Ultimately, like so many other things, newborns have to work at developing their vision. “The visual part of the brain has to ‘learn’ how to see well,” says Melanie Kazlas, MD, medical director of pediatric ophthalmology and strabismus at Massachusetts Eye & Ear Infirmary in Boston. Luckily, babies start to experience various different visual stimuli right at birth that help with this, Benner adds. Plus, as baby’s vision improves, they’ll begin to focus better and at slightly farther distances—meaning instead of just zeroing in on their parents, they can see other people who are nearby too.

Baby Vision Development Timeline

It’s a question that nags plenty of new parents: When can babies see fully? Every infant is unique and evolves at their own pace—and vision development may take longer for babies born prematurely, Scott notes. However, there are some general age ranges when most babies hit important baby vision milestones. Here’s what you’ll want to keep a lookout for:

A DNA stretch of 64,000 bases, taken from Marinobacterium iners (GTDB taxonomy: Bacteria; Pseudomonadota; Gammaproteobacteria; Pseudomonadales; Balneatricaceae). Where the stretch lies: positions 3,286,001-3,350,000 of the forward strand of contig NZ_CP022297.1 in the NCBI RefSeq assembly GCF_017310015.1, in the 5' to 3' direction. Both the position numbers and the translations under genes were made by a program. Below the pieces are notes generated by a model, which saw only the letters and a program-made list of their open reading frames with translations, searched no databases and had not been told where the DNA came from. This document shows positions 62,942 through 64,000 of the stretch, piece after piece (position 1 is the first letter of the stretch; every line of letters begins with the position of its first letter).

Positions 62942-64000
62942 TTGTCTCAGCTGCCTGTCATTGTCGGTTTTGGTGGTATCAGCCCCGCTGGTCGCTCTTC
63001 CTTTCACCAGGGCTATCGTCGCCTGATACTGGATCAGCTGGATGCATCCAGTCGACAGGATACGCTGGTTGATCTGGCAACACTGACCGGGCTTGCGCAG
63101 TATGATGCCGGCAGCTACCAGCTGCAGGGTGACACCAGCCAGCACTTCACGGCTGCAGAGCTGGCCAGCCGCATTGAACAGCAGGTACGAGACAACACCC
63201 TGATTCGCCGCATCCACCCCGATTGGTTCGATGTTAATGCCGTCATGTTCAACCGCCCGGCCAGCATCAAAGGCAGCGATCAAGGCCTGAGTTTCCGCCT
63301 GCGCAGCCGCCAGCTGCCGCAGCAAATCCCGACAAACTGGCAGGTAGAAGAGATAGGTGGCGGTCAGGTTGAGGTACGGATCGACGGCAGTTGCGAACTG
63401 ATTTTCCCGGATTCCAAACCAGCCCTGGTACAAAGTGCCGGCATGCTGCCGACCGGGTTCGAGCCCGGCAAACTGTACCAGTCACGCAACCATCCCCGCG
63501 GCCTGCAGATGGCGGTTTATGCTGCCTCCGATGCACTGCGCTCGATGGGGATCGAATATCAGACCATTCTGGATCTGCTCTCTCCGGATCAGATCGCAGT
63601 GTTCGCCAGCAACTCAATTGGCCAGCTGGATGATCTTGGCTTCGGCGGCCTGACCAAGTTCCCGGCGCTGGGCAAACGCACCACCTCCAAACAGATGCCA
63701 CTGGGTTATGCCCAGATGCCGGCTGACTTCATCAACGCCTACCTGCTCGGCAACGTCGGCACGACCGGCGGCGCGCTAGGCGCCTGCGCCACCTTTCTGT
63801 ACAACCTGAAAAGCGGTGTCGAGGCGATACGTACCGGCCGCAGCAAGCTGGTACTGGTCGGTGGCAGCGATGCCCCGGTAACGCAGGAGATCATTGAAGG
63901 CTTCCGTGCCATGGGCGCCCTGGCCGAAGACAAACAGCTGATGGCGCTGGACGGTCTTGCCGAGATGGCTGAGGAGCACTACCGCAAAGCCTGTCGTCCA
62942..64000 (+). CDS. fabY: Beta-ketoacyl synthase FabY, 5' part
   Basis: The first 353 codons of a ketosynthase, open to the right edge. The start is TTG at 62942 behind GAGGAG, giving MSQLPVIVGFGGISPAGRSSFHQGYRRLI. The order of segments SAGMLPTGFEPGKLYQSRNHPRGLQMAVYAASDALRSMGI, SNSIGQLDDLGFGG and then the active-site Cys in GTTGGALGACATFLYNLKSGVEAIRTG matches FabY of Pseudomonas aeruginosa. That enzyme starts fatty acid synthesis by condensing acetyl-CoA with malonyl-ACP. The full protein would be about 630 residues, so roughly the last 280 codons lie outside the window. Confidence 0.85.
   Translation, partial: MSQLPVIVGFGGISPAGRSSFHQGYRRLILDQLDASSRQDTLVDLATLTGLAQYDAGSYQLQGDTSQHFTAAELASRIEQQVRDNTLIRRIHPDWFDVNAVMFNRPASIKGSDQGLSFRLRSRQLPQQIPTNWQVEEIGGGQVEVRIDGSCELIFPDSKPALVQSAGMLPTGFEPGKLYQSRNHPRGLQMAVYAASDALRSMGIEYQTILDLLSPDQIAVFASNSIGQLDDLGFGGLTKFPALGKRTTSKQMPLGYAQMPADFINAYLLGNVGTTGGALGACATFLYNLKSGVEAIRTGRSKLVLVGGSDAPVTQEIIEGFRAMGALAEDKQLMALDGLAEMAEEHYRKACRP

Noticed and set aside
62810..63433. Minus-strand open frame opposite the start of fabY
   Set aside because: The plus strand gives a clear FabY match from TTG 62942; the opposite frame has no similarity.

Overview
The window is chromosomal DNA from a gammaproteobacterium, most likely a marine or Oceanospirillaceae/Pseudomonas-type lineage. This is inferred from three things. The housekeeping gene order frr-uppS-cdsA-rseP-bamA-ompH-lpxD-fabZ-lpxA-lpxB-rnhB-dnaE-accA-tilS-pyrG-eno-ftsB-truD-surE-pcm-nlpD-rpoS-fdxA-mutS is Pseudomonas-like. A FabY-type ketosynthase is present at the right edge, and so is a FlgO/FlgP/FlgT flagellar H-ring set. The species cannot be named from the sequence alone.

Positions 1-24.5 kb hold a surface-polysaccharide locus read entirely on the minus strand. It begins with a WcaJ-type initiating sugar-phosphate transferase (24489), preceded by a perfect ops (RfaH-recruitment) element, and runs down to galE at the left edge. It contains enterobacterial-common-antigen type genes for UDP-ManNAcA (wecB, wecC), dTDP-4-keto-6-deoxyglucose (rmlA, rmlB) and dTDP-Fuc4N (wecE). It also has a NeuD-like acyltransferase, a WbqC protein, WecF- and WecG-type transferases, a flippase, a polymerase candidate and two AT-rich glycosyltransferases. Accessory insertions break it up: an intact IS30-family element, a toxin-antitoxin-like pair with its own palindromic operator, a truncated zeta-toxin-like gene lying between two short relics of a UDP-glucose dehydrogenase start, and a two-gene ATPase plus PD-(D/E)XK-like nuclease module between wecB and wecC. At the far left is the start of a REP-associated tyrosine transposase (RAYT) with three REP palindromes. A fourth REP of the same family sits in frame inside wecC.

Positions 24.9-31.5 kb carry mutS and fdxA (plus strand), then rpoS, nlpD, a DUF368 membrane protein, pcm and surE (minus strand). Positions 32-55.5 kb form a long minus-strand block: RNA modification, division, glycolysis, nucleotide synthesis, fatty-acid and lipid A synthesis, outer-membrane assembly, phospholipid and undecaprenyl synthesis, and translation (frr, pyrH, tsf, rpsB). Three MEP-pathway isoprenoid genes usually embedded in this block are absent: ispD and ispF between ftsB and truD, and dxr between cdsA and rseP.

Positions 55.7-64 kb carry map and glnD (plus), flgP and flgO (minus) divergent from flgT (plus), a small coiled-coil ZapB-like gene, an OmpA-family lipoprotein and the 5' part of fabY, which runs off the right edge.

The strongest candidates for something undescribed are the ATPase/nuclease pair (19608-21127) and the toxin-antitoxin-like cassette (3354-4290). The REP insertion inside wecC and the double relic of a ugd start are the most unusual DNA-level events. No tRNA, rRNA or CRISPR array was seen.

Baby vision at 4 to 6 months

The world will take on a whole new hue between the four- and six-month marks, when baby is better able to see color and perceive depth. At this point, baby’s eyes should be looking in the same direction and working together to process information, Land says. Baby will gain better “control over their eye movements, and their eye-body coordination skills will continue to improve,” Benner says. Plus, he notes that baby’s vision clarity and depth perception (ability to see three-dimensionally) will also get better. By 4 months, baby’s eyes “will work together, and shouldn’t cross as frequently, Scott says, adding that their eyes should stop crossing altogether around 6 months. At this age, they’ll also be able to see as far as across a room.